Revenue
 profit

Capital and other items

Total

 

Notes

£m

£m

£m

£m

£m

£m

Revenue

5

631

4

635

740

1

741

Costs - bad and doubtful debts expense

6

(110)

-

(110)

(28)

-

(28)

Costs - other

6

(218)

(5)

(223)

(241)

(5)

(246)

 

 

303

(1)

302

471

(4)

467

Share of post-tax profit/(loss) from joint ventures

12

8

(200)

(192)

22

(173)

(151)

Profit/(loss) on disposal of investment properties

 

-

8

8

-

(6)

(6)

Net deficit on revaluation of investment properties

10

-

(1,448)

(1,448)

-

(1,000)

(1,000)

Operating profit/(loss)

 

311

(1,641)

(1,330)

493

(1,183)

(690)

Finance income

7

15

1

16

17

1

18

Finance expense

7

(75)

(4)

(79)

(96)

(69)

(165)

Profit/(loss) before tax

 

251

(1,644)

(1,393)

414

(1,251)

(837)

Taxation

 

 

 

-

 

 

5

Loss attributable to shareholders

 

 

 

(1,393)

 

 

(832)

 

 

 

 

 

 

 

 

Loss per share attributable to shareholders:

 

 

 

 

 

 

 

Basic loss per share

4

 

 

(188.2)p

 

 

(112.4)p

Diluted loss per share

4

 

 

(188.2)p

 

 

(112.4)p

 

Statement of comprehensive income

 

Year ended
31 March 2021

Year ended
31 March 2020

 

 

 

Total

 

 

Total

 

 

 

£m

 

 

£m

Loss attributable to shareholders

 

 

(1,393)

 

 

(832)

 

 

 

 

 

 

 

Items that may be subsequently reclassified to the income statement:

 

 

 

 

 

 

Movement in cash flow hedges

 

 

-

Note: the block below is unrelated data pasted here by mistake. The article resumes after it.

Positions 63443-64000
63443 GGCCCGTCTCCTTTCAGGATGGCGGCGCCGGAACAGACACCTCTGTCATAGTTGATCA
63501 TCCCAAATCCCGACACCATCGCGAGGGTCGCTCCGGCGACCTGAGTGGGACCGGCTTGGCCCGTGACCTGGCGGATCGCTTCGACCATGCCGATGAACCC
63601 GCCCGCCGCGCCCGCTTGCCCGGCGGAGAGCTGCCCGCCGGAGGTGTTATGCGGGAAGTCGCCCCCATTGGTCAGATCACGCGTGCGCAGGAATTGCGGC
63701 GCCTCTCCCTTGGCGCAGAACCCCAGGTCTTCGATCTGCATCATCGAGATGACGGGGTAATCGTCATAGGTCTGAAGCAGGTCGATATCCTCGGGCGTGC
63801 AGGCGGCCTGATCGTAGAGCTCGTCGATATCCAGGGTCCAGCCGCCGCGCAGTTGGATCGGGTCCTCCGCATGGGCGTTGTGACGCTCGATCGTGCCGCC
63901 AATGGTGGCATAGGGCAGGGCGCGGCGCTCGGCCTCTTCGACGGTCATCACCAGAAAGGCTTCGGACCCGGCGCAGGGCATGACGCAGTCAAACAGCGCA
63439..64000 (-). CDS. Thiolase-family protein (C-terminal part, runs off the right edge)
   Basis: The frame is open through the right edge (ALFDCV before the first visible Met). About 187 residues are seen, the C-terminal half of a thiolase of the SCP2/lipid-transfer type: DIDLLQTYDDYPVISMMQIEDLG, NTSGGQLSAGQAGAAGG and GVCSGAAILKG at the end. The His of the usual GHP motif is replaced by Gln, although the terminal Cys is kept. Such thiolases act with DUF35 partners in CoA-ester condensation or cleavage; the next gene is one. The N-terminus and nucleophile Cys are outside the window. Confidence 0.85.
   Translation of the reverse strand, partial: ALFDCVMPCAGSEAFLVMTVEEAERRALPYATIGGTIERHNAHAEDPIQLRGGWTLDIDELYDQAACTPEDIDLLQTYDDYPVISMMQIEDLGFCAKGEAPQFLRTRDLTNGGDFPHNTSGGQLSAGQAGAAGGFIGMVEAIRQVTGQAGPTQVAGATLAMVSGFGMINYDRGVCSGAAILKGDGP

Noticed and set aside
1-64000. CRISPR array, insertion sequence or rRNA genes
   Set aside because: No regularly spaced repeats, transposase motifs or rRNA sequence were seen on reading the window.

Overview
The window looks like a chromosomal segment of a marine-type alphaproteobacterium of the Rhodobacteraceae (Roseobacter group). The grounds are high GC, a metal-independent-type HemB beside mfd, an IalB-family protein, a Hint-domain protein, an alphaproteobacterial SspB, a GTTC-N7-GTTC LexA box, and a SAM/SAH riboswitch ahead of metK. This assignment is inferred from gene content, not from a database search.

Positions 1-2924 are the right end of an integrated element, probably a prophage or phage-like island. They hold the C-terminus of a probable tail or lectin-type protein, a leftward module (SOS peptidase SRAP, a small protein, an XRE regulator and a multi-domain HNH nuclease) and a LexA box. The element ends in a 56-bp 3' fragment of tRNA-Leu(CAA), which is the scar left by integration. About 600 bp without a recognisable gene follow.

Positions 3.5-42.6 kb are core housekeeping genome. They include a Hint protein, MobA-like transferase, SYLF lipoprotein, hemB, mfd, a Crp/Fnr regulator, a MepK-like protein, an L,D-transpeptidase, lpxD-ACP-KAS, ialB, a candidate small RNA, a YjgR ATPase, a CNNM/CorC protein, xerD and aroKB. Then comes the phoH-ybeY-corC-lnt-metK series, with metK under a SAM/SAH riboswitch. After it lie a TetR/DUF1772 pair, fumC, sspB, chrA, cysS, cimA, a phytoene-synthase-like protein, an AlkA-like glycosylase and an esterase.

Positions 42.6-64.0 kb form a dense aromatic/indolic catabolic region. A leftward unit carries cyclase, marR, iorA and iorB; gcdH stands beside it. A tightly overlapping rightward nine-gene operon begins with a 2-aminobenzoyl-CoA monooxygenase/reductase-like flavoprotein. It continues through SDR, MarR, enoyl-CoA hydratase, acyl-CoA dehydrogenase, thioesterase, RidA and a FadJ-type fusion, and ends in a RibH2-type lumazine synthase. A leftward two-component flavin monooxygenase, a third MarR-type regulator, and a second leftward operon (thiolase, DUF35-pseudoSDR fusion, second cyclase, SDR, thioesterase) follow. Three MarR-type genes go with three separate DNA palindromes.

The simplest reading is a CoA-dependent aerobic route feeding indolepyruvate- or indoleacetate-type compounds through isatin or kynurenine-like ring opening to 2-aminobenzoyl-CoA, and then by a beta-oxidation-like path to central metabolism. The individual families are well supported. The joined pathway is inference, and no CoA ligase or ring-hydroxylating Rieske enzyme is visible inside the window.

(1)

 

 

 

 

 

 

 

Items that will not be subsequently reclassified to the income statement:

 

 

 

 

 

 

Movement in the fair value of other investments

 

 

(3)

 

 

(3)

Net re-measurement (loss)/gain on defined benefit pension scheme

 

 

(12)

 

 

6

Deferred tax credit/(charge) on re-measurement above

 

 

2

 

 

(1)

 

 

 

 

 

 

 

Other comprehensive (loss)/income attributable to shareholders

 

 

(13)

 

 

1

 

 

 

 

 

 

 

Total comprehensive loss attributable to shareholders

 

 

(1,406)

 

 

(831)

 

Balance sheet

 

 

 

 

 

2021

2020

 

Notes

£m

£m

Non-current assets

 

 

 

Investment properties

10

9,607

11,297

Intangible assets

 

8

14

Net investment in finance leases

 

152

156

Investments in joint ventures

12

625

824

Trade and other receivables

 

170

178

Other non-current assets

 

22

32

Total non-current assets

 

10,584

12,501

 

 

 

 

Current assets

 

 

 

Trading properties

11

36

24

Trade and other receivables

 

354

433

Monies held in restricted accounts and deposits

15

10

9

Cash and cash equivalents

16

-

1,345

Other current assets

 

6

48

Total current assets

 

406

1,859

 

 

 

 

Total assets

 

10,990

14,360

 

 

 

 

 

 

 

 

Current liabilities

 

 

 

Borrowings

14

(906)

(977)

Trade and other payables

 

(252)

(270)

Other current liabilities

 

(7)

(2)

Total current liabilities

 

(1,165)

(1,249)

 

 

 

 

Non-current liabilities

 

 

 

Borrowings

14

(2,610)

(4,355)

Trade and other payables

 

(1)

(1)

Other non-current liabilities

 

(2)

(5)

Total non-current liabilities

 

(2,613)

(4,361)

 

 

 

 

Total liabilities

 

(3,778)

(5,610)

 

 

 

 

Net assets

 

7,212

8,750

 

 

 

 

Equity

 

 

 

Capital and reserves attributable to shareholders

 

 

 

Ordinary shares

 

80

80

Share premium

 

317

317

Other reserves

 

28

27

Retained earnings

 

6,787

8,326

Total equity

 

7,212

8,750

 

 

The financial statements on pages 37 to 58 were approved by the Board of Directors on 17 May 2021 and were signed on its behalf by: